Scientists consider frogs and other amphibians bell weathers for the environment because they breathe through their skins, meaning if frogs are starting to die off, we need to pay attention because we could be next.
Tyrone Hayes at the University of California at Berkeley reported in a PBS Nature documentary that agricultural chemicals, including fertilizers and pesticides, are affecting the health of frogs in super creepy ways.
His research on frogs in California’s Salinas Valley, known as the “salad bowl” of America because so much of our fruits and vegetables are grown there, has found that a common agricultural chemical, atrazine, causes frogs that are genetically male to develop as females and produce eggs. Even more creepy is that the amount of the herbicide he used in his lab to turn that boy frog into a girl frog is three times less than what’s allowed in our drinking water.
With 50 percent of the country’s agricultural products grown in California, we use more pesticides than any other state. And these pesticides are leaching into ground water and into rivers and essentially into our bodies.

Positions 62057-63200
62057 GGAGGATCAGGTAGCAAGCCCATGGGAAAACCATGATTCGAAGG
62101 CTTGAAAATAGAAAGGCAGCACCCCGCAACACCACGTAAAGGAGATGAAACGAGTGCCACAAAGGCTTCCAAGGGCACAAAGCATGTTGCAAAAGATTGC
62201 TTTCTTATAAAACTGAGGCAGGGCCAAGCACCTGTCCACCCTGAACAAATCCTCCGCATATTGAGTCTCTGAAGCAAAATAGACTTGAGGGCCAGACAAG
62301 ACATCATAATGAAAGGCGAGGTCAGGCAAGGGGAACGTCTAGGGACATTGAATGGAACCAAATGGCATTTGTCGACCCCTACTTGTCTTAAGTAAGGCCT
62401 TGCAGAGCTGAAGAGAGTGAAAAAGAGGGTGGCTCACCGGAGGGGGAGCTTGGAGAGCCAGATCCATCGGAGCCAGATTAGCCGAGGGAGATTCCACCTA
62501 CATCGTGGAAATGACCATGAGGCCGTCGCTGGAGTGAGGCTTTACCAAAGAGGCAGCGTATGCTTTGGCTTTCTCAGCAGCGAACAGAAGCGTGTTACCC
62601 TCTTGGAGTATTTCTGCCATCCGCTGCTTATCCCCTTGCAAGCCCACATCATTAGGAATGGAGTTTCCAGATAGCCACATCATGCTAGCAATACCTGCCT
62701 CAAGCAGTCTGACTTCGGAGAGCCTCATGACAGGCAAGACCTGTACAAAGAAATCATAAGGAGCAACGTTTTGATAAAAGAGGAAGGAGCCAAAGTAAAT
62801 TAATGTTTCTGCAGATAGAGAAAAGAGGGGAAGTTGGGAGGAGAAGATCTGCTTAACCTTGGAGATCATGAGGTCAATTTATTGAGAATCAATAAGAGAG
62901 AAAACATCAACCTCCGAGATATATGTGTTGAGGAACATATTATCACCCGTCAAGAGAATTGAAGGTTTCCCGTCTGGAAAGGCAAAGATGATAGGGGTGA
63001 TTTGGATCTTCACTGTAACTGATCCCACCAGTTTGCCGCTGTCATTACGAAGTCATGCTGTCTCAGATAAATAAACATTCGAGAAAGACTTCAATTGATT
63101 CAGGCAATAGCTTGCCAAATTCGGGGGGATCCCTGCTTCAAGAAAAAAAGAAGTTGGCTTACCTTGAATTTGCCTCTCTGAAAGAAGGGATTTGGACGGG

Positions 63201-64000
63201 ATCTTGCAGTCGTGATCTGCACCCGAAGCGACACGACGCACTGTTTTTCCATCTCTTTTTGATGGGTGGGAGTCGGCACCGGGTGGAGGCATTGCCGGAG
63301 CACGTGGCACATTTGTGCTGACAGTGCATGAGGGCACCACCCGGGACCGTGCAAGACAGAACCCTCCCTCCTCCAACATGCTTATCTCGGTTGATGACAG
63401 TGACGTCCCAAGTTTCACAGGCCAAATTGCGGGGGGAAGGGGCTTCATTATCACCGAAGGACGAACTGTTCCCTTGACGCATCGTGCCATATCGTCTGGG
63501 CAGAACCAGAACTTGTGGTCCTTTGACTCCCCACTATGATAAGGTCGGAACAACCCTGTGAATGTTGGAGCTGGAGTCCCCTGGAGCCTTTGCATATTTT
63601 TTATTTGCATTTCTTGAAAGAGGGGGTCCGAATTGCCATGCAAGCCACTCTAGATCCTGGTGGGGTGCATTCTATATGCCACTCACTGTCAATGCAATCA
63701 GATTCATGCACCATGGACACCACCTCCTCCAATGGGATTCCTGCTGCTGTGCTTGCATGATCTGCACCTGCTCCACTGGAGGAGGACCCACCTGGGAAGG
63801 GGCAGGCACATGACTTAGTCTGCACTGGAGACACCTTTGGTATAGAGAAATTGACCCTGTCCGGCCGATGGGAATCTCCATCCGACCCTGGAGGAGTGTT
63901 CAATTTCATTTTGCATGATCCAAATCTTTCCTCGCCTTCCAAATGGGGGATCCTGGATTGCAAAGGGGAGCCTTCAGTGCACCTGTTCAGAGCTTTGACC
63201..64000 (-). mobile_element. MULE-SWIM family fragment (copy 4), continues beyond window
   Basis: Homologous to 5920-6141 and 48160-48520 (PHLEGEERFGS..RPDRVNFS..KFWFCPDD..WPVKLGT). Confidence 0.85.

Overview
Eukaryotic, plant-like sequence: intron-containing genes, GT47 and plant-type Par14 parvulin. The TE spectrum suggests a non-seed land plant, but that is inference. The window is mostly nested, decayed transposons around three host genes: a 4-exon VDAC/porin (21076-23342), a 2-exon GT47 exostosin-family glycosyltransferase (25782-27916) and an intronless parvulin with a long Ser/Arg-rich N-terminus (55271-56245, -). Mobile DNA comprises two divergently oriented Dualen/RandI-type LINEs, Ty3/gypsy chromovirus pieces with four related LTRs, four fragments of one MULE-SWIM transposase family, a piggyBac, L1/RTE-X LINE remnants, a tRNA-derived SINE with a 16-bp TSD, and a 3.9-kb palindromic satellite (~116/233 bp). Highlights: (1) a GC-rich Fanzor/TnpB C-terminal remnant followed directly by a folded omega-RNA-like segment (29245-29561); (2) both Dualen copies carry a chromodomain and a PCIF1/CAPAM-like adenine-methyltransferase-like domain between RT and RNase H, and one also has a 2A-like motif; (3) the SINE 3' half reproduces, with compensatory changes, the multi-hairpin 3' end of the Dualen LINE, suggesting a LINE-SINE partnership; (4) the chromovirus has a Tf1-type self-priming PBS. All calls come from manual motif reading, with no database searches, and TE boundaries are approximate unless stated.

Like bats, frogs may not be something we want to curl up next to with a good book, but they do us a great free service by eating pests like mosquitoes and their larvae, protecting us from diseases. And like bats, they are falling victim to an unstoppable fungus.
While habitat loss, pollution and human population have all taken their toll on both groups of Earth dwellers, the fungus, called chytrid, was not directly created by us. But it seems that overloading the planet with chemicals is causing a compromised immune system making them more susceptible to illness.